Cover image for Sons of Camelot : the fate of an American dynasty
Sons of Camelot : the fate of an American dynasty
Leamer, Laurence.
Personal Author:
First edition.
Publication Information:
New York : William Morrow, 2004.
Physical Description:
xii, 638 pages : illustrations ; 25 cm

Format :


Call Number
Material Type
Home Location
Item Holds
E843 .L44 2004 Adult Non-Fiction Central Closed Stacks
E843 .L44 2004 Adult Non-Fiction Non-Fiction Area
E843 .L44 2004 Adult Non-Fiction Central Closed Stacks
E843 .L44 2004 Adult Non-Fiction Open Shelf
E843 .L44 2004 Adult Non-Fiction Open Shelf
E843 .L44 2004 Adult Non-Fiction Biography
E843 .L44 2004 Adult Non-Fiction Open Shelf

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From the renowned biographer and national bestselling author of The Kennedy Women and The Kennedy Men comes the third volume in the epic multigenerational history of America's first family.

Sons of Camelot is the compelling story of the Kennedy sons and grandsons in the aftermath of the assassination of President John F. Kennedy. It is the most intimate biography ever written about the Kennedys, with the cooperation of family and friends at a moment when they are ready to talk with insight and depth about their lives. Among the many stunning portraits in the book is the definitive account of John F. Kennedy Jr.'s life, including interviews with his ten closest friends, none of whom has ever talked to an author before.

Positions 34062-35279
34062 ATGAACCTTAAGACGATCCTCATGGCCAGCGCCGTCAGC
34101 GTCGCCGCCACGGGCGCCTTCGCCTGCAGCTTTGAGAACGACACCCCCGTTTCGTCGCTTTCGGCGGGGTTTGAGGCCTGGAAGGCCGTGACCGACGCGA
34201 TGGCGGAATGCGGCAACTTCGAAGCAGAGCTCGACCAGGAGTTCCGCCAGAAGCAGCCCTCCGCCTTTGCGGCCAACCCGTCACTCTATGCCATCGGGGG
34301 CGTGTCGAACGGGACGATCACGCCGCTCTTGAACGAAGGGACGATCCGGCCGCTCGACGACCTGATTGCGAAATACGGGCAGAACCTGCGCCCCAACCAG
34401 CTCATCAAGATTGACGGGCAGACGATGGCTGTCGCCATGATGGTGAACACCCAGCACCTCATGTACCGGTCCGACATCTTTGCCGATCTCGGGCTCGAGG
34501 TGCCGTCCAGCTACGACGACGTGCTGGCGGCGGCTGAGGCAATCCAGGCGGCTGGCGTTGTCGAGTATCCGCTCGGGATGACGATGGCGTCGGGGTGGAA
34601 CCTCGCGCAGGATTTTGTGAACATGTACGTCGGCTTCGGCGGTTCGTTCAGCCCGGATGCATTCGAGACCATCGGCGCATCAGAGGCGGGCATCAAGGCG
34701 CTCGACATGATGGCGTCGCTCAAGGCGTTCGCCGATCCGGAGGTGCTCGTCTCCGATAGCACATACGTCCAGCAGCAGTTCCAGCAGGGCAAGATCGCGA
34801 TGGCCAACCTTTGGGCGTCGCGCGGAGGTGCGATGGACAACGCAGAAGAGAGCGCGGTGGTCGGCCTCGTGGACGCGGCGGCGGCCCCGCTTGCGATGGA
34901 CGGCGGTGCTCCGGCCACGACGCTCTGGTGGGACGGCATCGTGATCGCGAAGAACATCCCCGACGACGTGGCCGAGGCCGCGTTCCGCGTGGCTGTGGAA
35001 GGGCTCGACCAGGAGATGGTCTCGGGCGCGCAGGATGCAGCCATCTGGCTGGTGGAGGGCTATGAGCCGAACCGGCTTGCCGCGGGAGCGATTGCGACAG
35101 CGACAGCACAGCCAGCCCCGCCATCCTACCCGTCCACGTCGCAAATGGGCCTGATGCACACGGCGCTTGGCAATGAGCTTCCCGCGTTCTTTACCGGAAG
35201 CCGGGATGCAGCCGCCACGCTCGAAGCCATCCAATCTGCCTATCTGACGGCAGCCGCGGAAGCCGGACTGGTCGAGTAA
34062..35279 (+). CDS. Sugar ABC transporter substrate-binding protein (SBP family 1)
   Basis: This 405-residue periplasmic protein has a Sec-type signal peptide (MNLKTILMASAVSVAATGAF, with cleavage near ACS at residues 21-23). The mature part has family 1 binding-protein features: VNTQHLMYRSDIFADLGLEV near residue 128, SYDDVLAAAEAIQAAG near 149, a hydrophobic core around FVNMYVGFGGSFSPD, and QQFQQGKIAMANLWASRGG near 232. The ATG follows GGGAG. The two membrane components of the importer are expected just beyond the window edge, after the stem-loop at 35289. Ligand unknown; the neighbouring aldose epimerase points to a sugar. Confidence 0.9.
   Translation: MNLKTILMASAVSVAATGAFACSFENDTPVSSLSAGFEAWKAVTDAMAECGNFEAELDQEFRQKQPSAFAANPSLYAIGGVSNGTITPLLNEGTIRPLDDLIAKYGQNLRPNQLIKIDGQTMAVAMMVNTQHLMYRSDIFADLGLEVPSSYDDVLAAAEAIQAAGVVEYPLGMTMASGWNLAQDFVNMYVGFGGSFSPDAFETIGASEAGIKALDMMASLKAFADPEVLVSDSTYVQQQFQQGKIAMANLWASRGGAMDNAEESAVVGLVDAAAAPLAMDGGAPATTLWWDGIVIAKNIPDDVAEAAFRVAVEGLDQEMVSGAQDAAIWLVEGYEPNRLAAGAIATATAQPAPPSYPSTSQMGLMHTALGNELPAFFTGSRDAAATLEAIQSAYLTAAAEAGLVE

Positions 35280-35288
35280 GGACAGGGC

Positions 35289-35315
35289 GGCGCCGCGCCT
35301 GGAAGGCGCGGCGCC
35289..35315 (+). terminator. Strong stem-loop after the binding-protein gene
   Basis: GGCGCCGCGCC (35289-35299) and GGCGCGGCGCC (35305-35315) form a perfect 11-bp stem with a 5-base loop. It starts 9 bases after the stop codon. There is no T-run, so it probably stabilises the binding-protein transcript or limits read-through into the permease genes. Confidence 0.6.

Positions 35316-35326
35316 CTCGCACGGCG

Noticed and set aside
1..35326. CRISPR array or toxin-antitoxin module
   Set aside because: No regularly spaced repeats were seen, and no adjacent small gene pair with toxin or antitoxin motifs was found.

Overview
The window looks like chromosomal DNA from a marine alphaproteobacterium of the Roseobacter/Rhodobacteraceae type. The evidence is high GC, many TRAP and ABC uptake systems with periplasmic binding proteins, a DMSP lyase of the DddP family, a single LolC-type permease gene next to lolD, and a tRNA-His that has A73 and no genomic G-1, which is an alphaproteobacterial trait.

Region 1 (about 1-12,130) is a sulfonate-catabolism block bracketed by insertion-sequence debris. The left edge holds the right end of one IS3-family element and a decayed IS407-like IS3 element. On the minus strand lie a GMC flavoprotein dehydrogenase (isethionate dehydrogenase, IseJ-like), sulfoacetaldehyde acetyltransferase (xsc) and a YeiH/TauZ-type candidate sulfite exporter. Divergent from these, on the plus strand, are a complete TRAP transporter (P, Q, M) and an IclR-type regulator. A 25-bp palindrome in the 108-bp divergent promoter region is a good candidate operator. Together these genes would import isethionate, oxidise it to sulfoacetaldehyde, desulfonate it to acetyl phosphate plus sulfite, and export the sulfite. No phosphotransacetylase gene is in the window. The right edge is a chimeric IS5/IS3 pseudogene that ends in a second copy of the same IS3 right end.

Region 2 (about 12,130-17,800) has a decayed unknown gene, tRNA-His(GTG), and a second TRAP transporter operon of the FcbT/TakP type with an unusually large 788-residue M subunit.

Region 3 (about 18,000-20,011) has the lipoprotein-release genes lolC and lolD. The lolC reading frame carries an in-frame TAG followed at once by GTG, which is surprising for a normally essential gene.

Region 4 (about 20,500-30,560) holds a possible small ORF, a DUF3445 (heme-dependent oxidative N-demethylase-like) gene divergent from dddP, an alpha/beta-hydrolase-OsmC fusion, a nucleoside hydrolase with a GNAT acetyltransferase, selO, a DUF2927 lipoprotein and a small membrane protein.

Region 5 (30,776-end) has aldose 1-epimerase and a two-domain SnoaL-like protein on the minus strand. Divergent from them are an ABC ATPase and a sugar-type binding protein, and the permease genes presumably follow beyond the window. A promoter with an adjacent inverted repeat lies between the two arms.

Based on five years of rigorous research and unprecedented cooperation from the five surviving sons of Robert Kennedy, the four Shriver sons, Maria Shriver, and other Kennedys, Sons of Camelot is not only the most authoritative account, it is by far the most revealing book ever written about these lives. Falling far short of the great ambitions their patriarch, Joseph P. Kennedy, envisioned for his family, the lives of his youthful progeny are instead characterized by overwhelming drama full of exalted aspirations, notable achievements, and the most spectacular mishaps, excesses, and tragedies. Yet among them are those whose remarkable accomplishments have led to better lives for all Americans and for others around the world.

Heartbreaking and inspiring, Sons of Camelot is a spellbinding history of individuals and a family, a journey of character through time told by a brilliant, masterful writer.

Author Notes

Laurence Leamer was born in Chicago on Ocober 30, 1941. He is the author of thirteen books, including The Kennedy Women, and Fantastic: The Life of Arnold Schwarzenegger. In 2015 his non-fiction book The Kennedy Men: 1901-1963, was listed on the Nrew York Times bestseller list.